This stripped-back scene-setting is refreshing – and a sign that as a writer Boëtius knows exactly what he is doing – given the formidable number of historical personalities who put in an appearance within the 190 pages of the novel. Heine moved in the social circles that frequented Paris’s famous salons, at which the greatest writers, artists and thinkers of the day came together to exchange ideas. In a number of salon scenes we encounter Chopin, Balzac, Baudelaire, Meißner and Flaubert, not to mention the eccentric and deeply unhappy Gérard de Nerval, who strolled the streets of Paris with a lobster on a lead. To build a full picture of Heine’s later life – and perhaps to illustrate why he felt himself so at home in Paris, despite it being a place of exile for him – these figures are all necessary, showing as they do the milieu in which he lived and allowing for the insertion of some rather highbrow dialogue, yet at times it can all seem rather overwhelming, a who’s-who of nineteenth-century Western European culture. The pared-back nature of Boëtius’s prose, then, in which it is possible to detect a slight tone of irony directed at his rather lofty characters, is just the right counterweight, enabling the novel to maintain its balance.
Another counterpoint to Heine’s flights of fancy as he looks towards his own death – the white abyss of the title – is the novel’s continuing concern with the human body and, particularly, its disintegration. Boëtius isn’t squeamish when it comes to mentioning various elements of Heine’s illness, from the pain he feels to the fluids that erupt from his body, and many of his characters are described first in terms of their physical attributes: corpulent or skeletal, flabby or gaunt. While most of them spend their time wrestling with high ideals or trying to compose the most beautiful sentence or musical phrase, one of the novel’s underlying messages is crystal-clear: in the end, no matter how brilliant, we all must die.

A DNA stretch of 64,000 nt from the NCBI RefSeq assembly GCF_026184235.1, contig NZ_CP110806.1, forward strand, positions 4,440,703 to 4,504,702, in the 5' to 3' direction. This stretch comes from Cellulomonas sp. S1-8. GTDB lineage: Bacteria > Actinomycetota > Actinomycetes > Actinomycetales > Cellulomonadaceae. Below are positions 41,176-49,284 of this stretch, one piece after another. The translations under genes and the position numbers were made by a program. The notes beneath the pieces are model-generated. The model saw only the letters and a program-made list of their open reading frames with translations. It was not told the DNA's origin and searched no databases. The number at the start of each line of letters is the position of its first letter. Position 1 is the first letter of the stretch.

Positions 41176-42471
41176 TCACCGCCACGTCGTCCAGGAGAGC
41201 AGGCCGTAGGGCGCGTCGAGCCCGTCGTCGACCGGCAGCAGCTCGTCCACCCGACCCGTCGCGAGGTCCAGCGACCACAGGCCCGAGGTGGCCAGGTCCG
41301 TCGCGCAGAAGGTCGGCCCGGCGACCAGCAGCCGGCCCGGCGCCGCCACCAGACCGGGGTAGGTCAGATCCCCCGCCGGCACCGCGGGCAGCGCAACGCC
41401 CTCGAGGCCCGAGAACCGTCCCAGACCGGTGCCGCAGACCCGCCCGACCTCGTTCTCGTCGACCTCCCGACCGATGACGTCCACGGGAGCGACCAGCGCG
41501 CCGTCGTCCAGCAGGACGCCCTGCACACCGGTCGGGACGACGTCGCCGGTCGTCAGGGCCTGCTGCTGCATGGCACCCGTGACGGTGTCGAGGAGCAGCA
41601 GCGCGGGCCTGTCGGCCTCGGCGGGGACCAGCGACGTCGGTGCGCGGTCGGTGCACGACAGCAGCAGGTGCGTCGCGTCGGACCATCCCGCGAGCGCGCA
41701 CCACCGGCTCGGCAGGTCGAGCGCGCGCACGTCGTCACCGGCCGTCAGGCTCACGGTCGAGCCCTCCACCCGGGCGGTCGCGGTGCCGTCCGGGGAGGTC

Der weiße Abgrund is a quiet novel – not particularly dramatic, not particularly moving. It is, however, affecting in its own way, burrowing into the reader’s consciousness and offering a simple yet surprisingly touching portrait of a great historical figure as a man. A good introduction for anyone who hasn’t much experience of Heine’s work – various verses are scattered strategically throughout the novel – Boëtius has shown himself to be an adept author by giving us an accessible work of literary fiction quite different to the crime novels for which he has become best known. Much like a series of detailed paintings, Der weiße Abgrund captures a glimpse of a world that used to exist in a very real way, a still image that, when examined more closely, proves very much alive.
Der weiße Abgrund by Henning Boëtius is published by btb Verlag and available in German. Many thanks to the publisher for so kindly providing a review copy.
In recent weeks I’ve also reviewed two contemporary German works now available in English translation: Daughters by Lucy Fricke, translated by Sinéad Crowe, and Journey Through a Tragicomic Century by Francis Nenik, translated by Katy Derbyshire, are two of the titles published by outstanding new imprint V&Q Books.